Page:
Ethnic Korean 'Mole' Helped N.K. Spies Abduct Pastor in China

    December 14, 2004 19:36

    Pastor Kim Dong-shik (right) poses with North Korean judo champ Kye Sun-hui, who took gold in the 1996 Atlantic Olympic Games.

    The ethnic Korean-Chinese man who facilitated the abduction of South Korean pastor Kim Dong-shik by North Korean agents in 2000 was himself an operative within the North's State Safety and Security Agency. Kim was kidnapped while engaging in missionary activities in Yanji, China, that spilled over into assisting asylum-seekers from the famine-plagued state make a new life.

    Seoul Central District Public Prosecutors' Office, which detained the kidnapper Saturday, issued an official confirmation Tuesday. "It has been confirmed that 35-year-old Yoo Young-hwa, who kidnapped Kim, is a Chinese-born ethnic Korean agent with North Korea's State Safety and Security Agency," disclosed spokesmen.

    Yoo admitted to being an agent of the clandestine unit during a hearing at Seoul District Court on Saturday during which charges were brought against him in relation to Kim's kidnapping.

    Commenting on Yoo's identity, a public security official with the prosecutors' office said that, "He was an ethnic Korean from China, but he was also a 'North Korean agent' who received instructions and operational funds from the North. He frequently went back and forth between China and North Korea, and was tasked with catching and forcefully repatriating North Korean defectors and the go-betweens helping them in China."

    "Besides Yoo, we are tracking down 10 other accomplices involved in Kim's abduction... As of now, their identities and whereabouts are unclear, but we know that there were no South Koreans among them," he added.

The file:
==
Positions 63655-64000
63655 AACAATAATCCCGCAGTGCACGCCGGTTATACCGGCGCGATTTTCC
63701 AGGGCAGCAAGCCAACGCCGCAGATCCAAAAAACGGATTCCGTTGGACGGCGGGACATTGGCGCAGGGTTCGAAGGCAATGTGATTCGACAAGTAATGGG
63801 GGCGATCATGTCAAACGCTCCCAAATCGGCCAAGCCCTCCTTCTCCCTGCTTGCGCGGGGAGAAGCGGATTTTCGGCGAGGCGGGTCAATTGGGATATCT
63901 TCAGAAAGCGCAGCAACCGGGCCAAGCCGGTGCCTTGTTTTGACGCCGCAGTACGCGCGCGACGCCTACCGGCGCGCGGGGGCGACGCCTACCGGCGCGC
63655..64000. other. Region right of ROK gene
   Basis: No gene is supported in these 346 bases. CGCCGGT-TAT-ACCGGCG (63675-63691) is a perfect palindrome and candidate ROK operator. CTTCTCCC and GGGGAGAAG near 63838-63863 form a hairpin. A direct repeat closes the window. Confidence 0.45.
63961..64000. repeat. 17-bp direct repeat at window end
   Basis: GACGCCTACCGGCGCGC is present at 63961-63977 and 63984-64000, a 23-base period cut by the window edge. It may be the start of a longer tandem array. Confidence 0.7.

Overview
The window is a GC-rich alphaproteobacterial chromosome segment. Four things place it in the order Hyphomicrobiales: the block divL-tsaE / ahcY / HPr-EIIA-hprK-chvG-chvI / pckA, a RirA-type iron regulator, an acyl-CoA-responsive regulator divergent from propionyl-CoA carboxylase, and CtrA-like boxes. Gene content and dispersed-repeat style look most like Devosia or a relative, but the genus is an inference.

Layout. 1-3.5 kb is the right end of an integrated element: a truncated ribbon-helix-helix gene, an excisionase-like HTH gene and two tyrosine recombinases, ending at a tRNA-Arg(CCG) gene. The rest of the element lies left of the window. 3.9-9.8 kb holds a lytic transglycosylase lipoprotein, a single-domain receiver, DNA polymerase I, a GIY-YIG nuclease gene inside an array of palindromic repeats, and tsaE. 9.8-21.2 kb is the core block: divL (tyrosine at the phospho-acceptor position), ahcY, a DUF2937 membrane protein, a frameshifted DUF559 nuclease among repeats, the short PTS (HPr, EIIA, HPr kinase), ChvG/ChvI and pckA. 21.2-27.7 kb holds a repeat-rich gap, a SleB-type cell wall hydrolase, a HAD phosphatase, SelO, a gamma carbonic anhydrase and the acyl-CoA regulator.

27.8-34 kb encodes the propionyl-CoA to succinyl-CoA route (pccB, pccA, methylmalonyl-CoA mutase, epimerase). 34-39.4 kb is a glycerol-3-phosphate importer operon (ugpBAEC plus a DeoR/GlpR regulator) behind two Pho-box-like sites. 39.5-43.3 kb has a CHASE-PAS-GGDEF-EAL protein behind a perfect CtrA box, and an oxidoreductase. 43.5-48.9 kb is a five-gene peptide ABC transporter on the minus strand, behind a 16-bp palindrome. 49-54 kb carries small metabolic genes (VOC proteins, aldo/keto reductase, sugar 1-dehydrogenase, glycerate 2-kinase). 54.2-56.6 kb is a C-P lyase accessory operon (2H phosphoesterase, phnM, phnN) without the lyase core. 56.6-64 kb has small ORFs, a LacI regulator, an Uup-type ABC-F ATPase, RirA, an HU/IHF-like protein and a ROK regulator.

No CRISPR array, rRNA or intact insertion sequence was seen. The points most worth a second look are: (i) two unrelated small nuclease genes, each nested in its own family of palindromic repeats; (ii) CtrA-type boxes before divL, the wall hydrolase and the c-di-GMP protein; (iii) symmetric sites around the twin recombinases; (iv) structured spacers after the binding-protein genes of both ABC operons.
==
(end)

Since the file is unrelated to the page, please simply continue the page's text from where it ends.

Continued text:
Yoo is known to have colluded in a score of similar abductions. Prosecutors said that before being arrested by public security officials, he had been working as a laborer at a construction site somewhere in Seongnam, Gyeonggi Province.

    He entered South Korea in August 2001, leading some figures to observe that the incident has revealed holes in the immigration controls of South Korea's public security bodies.

    Pointing to the need to maintain investigative security in their joint efforts with the National Intelligence Agency to arrest accomplices, prosecutors are remaining tight-lipped about whether Yoo was the ringleader of the kidnapping, and how he entered South Korea and for what purpose.

    Concerning rumors persistently raised by Pastor Kim's family and defector support groups that he was still alive in Pyongyang, the office of a high-ranking prosecutor said, "There are those rumors, but the prosecution cannot officially confirm them."

    Meanwhile, suspicion is mounting that the government has been tender-footing its way around North Korean diplomacy by failing to demand the return of abducted South Koreans such as Kim. Civic groups claim that Kim was kidnapped over four years ago.

    An official from the Unification Ministry said, "Since confirming the incident in ... 2000, the Unification Ministry has worked for Kim's return through the United Nations and all other international bodies as well as through intra-Korean ministerial and Red Cross meetings, but it's a fact that results have been lacking ... Through this incident, we pledge to perfect our efforts to have Kim returned."

    (Gwon Gyeong-bok, kkb@chosun.com)
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